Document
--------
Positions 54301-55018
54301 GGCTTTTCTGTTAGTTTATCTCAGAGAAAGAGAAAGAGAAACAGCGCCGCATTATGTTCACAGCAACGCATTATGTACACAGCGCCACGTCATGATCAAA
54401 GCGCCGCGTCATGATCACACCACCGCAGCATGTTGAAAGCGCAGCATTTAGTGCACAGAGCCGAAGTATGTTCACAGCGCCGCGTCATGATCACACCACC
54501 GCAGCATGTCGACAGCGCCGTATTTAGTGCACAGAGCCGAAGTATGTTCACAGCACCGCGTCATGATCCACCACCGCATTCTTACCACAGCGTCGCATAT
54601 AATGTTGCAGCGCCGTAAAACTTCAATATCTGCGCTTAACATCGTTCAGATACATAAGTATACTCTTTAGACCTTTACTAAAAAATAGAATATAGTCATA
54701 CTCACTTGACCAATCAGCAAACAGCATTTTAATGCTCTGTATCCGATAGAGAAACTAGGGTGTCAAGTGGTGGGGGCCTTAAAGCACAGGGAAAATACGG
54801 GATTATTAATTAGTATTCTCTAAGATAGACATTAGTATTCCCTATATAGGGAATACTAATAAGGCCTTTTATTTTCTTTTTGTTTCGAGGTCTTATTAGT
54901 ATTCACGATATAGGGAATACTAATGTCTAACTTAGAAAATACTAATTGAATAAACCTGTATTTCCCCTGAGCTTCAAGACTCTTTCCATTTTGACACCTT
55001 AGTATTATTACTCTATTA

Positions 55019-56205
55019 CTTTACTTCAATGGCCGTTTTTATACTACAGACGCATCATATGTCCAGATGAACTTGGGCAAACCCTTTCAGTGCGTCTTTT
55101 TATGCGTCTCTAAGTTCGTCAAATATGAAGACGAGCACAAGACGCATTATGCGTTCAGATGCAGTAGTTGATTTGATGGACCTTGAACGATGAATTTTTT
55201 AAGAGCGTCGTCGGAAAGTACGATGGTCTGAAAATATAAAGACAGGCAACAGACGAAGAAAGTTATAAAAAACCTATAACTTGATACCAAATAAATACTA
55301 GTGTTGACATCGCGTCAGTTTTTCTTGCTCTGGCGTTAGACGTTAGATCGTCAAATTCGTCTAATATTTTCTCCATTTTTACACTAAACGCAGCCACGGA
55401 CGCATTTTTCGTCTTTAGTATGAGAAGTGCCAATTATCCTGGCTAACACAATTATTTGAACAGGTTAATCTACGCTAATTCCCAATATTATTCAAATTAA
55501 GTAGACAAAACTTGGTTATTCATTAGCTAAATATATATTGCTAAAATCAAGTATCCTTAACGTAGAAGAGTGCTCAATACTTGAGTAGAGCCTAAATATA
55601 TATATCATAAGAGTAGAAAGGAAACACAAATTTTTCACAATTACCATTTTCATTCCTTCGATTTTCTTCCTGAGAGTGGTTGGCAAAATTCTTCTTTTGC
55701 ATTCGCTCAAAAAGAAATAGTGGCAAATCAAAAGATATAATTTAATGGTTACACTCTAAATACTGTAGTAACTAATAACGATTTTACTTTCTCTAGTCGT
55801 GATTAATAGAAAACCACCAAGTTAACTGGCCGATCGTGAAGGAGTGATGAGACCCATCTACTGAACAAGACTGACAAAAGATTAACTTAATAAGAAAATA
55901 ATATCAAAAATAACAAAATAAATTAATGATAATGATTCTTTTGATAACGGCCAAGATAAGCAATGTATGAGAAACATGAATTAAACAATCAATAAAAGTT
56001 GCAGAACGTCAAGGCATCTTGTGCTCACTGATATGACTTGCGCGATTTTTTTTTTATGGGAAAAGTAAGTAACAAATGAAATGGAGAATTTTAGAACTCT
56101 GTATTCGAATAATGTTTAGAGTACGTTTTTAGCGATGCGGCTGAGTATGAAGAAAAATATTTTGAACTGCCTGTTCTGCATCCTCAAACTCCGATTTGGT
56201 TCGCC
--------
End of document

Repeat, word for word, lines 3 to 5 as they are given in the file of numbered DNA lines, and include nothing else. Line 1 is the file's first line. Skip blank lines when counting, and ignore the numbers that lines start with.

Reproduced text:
54401 GCGCCGCGTCATGATCACACCACCGCAGCATGTTGAAAGCGCAGCATTTAGTGCACAGAGCCGAAGTATGTTCACAGCGCCGCGTCATGATCACACCACC
54501 GCAGCATGTCGACAGCGCCGTATTTAGTGCACAGAGCCGAAGTATGTTCACAGCACCGCGTCATGATCCACCACCGCATTCTTACCACAGCGTCGCATAT
54601 AATGTTGCAGCGCCGTAAAACTTCAATATCTGCGCTTAACATCGTTCAGATACATAAGTATACTCTTTAGACCTTTACTAAAAAATAGAATATAGTCATA